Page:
When we talk about ERP failures, we cannot just end up the debate with a single example of a case study. There are many popular and prominent case studies for ERP implementation failures teaching precious lessons to the companies. While we are getting into the ERP implementation failure examples, we have talked in the last post about Hershey ERP failure
Today, we have an interesting case study of Australia’s supermarket leader Woolworths Australia;
Woolworths – ERP implementation failure a case study worth studying
If we check the ERP implementation failure statistics, Woolworths is still topping the list with the loss of AU$1.2 billion in 2016.
How did it start?
In the financial year 2016, CEO Brad Banducci announced some major changes in the operations sector. It included the removal of unnecessary costs and bureaucracy. So, the reconstruction of Woolworths begins and the main aim was to improve the culture of the organization. They are now looking for the SAP solution and trying to get rid of the payroll system that is in use form the past 20 years.
So, the company seeks out for the SAP to ensure the end-to-end human capital management system. The different modules of it included: Performance objectives, talent and success, payroll and self-service, learning, and reward.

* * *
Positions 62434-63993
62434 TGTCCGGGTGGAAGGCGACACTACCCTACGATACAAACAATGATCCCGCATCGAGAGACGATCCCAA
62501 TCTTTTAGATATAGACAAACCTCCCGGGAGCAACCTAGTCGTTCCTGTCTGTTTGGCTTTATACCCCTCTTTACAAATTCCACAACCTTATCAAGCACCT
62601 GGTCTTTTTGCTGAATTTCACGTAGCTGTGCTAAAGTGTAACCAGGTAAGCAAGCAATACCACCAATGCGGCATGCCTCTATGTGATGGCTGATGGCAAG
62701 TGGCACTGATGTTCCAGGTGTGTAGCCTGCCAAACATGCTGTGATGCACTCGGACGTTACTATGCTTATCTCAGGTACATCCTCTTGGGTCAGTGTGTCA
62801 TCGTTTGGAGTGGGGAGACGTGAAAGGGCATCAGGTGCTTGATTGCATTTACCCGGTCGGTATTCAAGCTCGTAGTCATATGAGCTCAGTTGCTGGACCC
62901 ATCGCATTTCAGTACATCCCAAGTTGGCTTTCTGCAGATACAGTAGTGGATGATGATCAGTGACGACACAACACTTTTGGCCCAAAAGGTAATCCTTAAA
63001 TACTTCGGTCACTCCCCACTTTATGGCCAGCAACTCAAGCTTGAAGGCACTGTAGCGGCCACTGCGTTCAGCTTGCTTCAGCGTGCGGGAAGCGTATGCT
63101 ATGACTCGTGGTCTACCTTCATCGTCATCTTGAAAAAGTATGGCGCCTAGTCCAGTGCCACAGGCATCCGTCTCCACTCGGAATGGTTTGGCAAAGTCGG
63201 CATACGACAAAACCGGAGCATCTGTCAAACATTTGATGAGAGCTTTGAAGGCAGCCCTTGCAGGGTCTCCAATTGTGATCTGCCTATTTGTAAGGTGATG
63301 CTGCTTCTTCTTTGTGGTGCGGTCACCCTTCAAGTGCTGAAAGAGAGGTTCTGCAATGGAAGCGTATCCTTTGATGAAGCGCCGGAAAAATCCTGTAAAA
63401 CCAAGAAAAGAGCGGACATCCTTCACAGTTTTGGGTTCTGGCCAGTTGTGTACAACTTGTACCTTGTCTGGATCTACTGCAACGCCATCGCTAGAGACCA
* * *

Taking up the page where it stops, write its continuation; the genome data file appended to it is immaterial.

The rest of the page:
The times of Crises….
The main crisis was the tailor reports which managers were supposed to receive every week, but couldn’t generate it for 18 months. The root problem over here is said to be the lack of planning and less understanding of the own business processes. The company didn’t document the data for the last 6 years. So, as a result, it lost important institutional knowledge.
The real cause of the Failure
The go-live of the platform mid-last year for Woolworths subsidiary Big W caused the retailer millions in lost sales after it was unable to submit orders to suppliers, leaving shelves empty.
“It was one of the major reasons why we had availability issues in store. And there were points in time when we lost visibility on sales and profit performance in our business, and those were worrisome times because as retailers we need to know all the time where we’re at,” he said.
To avoid a failed ERP, companies need to have a full understanding of HCM solutions. and the staff needs extended training.
Losing the tailored reports for individual stores was not just the lack of workforce planning. But it was also a result of poor understanding of the core business processes. The senior staff left the six-year transition process and then it couldn’t bake out in a new roll-out process. So, if you are also looking to invest in SAP solutions, make sure you have a workforce with business understanding. Moreover, get the experts to guide you through the implementation process. DFSM is helping organizations to rescue such failures by providing expert resue plans.